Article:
Several months ago I re-read what David Halberstam had to say about the Washington Post in The Powers That Be, his monumental 1979 book about the rise of the Post, the Los Angeles Times, Time magazine and CBS News.
As we celebrate the life and career of the Post's legendary executive editor, Ben Bradlee, who died on Tuesday, it's worth pondering the economic environment that made Bradlee's charismatic brand of leadership possible: private ownership.
The Meyer and Graham families had been the sole owners of the Post since the 1930s. But in the early 1970s, publisher Katharine Graham decided to take her newspaper public. Here's Halberstam:
The decision had instant ramifications after the Post joined the New York Times in publishing the Pentagon Papers in 1971. As Halberstam writes, the Post could have been charged with a federal crime, which would have had serious negative consequences for the paper's upcoming stock offering. Yes, the Post was on the verge of becoming a public company. But because Graham and Bradlee continued to run it as a highly personal institution, they held firm and went to press. Here's Halberstam again:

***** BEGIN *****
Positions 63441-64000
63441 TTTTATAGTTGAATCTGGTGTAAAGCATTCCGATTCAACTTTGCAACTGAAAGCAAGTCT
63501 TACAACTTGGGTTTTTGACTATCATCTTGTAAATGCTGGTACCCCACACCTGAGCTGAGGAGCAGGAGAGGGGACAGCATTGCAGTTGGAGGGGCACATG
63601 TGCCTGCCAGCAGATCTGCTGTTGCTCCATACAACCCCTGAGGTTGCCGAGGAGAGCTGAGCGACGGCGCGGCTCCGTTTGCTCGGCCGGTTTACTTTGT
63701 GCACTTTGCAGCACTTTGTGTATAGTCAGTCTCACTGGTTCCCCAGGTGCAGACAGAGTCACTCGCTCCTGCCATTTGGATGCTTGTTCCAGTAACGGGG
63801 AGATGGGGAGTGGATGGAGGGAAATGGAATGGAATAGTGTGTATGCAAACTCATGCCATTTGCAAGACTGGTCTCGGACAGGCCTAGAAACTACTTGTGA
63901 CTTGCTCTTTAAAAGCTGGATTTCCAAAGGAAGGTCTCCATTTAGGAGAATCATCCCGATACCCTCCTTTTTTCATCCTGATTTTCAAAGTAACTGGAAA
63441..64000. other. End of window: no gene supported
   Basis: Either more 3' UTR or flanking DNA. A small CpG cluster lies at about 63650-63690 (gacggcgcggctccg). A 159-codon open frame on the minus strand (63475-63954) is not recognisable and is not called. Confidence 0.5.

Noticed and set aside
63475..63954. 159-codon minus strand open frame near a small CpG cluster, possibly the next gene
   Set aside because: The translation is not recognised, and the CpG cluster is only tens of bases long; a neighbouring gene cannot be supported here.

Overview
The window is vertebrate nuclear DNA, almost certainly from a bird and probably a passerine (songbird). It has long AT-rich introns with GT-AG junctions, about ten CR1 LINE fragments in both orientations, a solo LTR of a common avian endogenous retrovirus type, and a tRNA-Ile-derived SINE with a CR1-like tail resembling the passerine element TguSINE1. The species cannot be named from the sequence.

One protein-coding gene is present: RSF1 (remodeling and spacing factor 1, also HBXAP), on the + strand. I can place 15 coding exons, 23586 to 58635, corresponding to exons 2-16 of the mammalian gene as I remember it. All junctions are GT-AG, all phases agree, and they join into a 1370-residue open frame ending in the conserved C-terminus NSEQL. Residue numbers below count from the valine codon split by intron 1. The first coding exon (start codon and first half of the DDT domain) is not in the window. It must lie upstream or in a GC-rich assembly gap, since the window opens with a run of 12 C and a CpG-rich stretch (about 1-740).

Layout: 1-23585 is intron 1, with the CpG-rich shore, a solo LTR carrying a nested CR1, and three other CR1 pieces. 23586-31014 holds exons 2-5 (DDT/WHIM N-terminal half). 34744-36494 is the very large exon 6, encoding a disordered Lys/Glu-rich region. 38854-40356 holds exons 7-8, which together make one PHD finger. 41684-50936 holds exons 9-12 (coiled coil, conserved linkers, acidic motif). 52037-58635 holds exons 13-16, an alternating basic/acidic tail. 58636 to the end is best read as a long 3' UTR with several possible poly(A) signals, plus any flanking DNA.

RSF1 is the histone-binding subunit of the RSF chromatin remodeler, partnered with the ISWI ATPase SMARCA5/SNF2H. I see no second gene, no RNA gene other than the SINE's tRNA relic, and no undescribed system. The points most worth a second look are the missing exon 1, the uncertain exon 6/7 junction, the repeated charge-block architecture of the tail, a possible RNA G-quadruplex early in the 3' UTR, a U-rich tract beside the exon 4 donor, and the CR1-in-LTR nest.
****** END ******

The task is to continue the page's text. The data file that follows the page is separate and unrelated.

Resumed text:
In fact, the Post was often characterized as less engaging under Graham's successor, her son Donald, and the executive editor who followed Bradlee, Len Downie. Whether that's fair or not, there's no disputing the reality that public ownership finally met its limits in 2013, when Don Graham sold the Post to Amazon.com founder Jeff Bezos.
Under executive editor Marty Baron, the Post is experiencing a revival, as Baron gets to expand coverage with the money that billionaire Bezos has proved willing to invest in the paper.
The New York Times Co.'s sale of the Boston Globe to financier John Henry in 2013 returned that paper to private ownership as well — and Henry and editor Brian McGrory have expanded the Globe's coverage of politics and the Catholic Church, among other areas.
Neither Bezos nor Henry has been entirely benevolent. Bezos is trying to cut pension benefits for his employees. Henry has made reductions here and there, and some staff members continue to endure unpaid furloughs first instituted by the Times Co.
Yet there's no question that both the Post and the Globe are better off in wealthy private hands than they were under the ownership of publicly traded corporations. News organizations are unique. The relentless focus on the bottom line that Wall Street demands inevitably hurts the journalism, which, in turn, harms the bottom line as the audience is driven away. Private owners can focus on the long term in a way that publicly owned corporations simply can’t.
They say it’s better to be lucky than good. Ben Bradlee was both. And we were the beneficiaries.